The 69th Regiment Armory | 68 Lexington Avenue
The 69th Regiment Armory, located across the street from the 88 & 90 Lexington apartments, is not just a historic Beaux Arts building. It is the home of New York City legends; it encompasses a wealth of history; and it hosts an array of large-scale events. Like the vibrant neighborhood where these Gramercy condos are for sale, the Armory has many identities—a living museum, an army headquarters, a Victoria’s Secret fashion runway, and a place of myth—all of which will weave into your NoMad (North of Madison Square Park) days and establish a deep connection to the cultural and historical heart of the city.
In 1906 the architects Hunt & Hunt built the structure in the Beaux Arts style, a first for New York City armories, which had until that time been modeled after medieval fortresses. The Armory combines the grandeur of typical armory design with the classic Beaux Arts elegance that the Hunt brothers also used for what is known as the “Marble Twins” on Fifth Avenue, a pair of stately homes they built for George Vanderbilt.
It was at the Armory, a building that architecture critic Montgomery Schuyler called “an entirely different inspiration from any of its predecessors,” that Thure Johansson of Sweden broke the indoor track marathon running record in 1910; it was here that the first televised roller derby matches were held in 1948 and 1949; and it was here that the Knicks played many of their home games between 1946 and 1960.
Beyond the military artifacts and historical documents found on the Armory’s first floor, there is a room, according to The New York Times, where the 69th regiment, once known as “The Fighting Irish,” gathers every year to drink a round of whiskey at dawn before they lead the annual Saint Patrick’s Day Parade. The Garryowen Club is a bar inside the armory where the spirit of the regiment, past and present, lives on and where personalized beer mugs of soldiers and officers line the shelves behind the wooden bar. The club, which is only open to military personnel and their guests, remains one of the most historically atmospheric bars in the city.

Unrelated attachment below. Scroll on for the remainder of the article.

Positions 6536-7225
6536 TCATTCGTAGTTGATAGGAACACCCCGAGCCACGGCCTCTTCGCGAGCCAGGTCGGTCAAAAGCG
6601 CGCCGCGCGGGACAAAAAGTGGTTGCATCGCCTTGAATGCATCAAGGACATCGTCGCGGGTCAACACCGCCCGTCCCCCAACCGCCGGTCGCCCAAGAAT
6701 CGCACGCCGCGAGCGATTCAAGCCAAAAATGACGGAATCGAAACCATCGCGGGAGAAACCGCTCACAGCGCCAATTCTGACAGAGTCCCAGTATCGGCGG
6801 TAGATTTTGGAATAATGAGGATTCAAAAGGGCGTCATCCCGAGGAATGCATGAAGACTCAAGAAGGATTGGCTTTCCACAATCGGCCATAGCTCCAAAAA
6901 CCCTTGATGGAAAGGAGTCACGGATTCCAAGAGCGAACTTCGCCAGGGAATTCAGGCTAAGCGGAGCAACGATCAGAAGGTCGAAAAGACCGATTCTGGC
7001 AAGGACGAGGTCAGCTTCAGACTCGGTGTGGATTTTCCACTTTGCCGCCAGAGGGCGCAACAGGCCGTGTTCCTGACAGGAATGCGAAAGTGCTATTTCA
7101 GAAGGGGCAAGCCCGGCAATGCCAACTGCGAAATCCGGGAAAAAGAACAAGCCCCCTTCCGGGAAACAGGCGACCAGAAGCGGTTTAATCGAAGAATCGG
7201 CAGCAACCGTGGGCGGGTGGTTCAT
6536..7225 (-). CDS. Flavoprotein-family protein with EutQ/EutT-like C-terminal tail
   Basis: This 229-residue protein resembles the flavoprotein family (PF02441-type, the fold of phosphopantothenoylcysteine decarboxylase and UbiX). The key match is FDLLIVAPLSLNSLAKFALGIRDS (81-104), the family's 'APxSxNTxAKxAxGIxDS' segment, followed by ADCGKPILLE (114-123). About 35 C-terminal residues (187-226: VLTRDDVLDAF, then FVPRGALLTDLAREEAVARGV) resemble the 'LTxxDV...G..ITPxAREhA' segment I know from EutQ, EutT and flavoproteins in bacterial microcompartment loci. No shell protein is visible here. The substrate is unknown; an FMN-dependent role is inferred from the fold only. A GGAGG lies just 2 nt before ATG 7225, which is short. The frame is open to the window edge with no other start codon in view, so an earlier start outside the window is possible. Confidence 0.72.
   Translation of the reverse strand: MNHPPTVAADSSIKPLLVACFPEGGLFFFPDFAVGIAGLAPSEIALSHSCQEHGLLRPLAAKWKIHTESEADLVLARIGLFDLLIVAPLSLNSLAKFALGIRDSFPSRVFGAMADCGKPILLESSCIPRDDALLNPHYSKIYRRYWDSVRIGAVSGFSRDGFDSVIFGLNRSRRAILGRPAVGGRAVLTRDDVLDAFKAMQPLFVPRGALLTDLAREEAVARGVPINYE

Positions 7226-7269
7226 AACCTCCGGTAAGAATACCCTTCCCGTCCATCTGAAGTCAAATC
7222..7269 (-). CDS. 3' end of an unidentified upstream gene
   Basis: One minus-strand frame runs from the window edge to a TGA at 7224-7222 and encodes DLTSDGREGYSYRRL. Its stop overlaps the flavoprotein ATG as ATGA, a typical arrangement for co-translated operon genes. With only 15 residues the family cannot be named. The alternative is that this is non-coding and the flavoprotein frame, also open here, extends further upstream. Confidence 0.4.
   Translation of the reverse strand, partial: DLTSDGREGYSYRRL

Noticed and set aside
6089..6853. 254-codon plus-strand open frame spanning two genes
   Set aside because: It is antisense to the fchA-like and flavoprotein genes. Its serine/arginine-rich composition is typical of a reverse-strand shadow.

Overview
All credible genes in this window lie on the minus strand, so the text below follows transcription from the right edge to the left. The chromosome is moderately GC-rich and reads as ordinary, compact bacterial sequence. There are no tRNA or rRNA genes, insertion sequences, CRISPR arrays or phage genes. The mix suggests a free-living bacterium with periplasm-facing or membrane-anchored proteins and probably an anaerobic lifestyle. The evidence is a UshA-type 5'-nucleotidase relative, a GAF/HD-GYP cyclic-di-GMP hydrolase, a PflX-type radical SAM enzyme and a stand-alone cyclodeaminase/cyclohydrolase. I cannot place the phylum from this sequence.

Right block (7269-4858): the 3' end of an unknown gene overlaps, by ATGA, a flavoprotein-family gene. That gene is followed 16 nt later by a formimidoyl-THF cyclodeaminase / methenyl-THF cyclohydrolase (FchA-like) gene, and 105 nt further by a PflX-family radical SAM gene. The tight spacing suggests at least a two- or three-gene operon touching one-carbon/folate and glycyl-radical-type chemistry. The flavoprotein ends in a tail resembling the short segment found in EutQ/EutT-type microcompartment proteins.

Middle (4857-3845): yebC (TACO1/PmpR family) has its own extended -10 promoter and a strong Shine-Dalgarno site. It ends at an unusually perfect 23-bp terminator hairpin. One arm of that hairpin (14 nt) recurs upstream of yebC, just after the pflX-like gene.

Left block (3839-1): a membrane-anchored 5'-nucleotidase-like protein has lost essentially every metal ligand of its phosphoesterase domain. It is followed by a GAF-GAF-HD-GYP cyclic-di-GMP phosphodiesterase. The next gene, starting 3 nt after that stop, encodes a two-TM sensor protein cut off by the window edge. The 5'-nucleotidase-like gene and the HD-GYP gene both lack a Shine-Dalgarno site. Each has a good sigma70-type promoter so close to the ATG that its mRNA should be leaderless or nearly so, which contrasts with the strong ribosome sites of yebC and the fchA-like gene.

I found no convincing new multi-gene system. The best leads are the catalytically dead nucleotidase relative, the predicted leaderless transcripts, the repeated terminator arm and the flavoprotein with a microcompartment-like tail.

The Armory is also a landmarked building that hosts arts events, including serving for several years as the venue for the annual Museum of Comics and Cartoon Art (MoCCA) Festival, one of the most important gatherings for the illustration and comics communities in New York and beyond. These events at the Armory are the direct descendants of one of the building’s most historic moments: the 1913 Armory Show, which was the seminal exhibition that first brought modern art to the American public. It was, after all, at the Armory Show that the New York art world first came into considered contact with Picasso, van Gogh, Matisse, and Duchamp—a world-changing experience made possible in part by the grandeur of the Armory, whose vast interior creates a repository of history and creativity in the midst of one of Manhattan’s most desirable neighborhoods.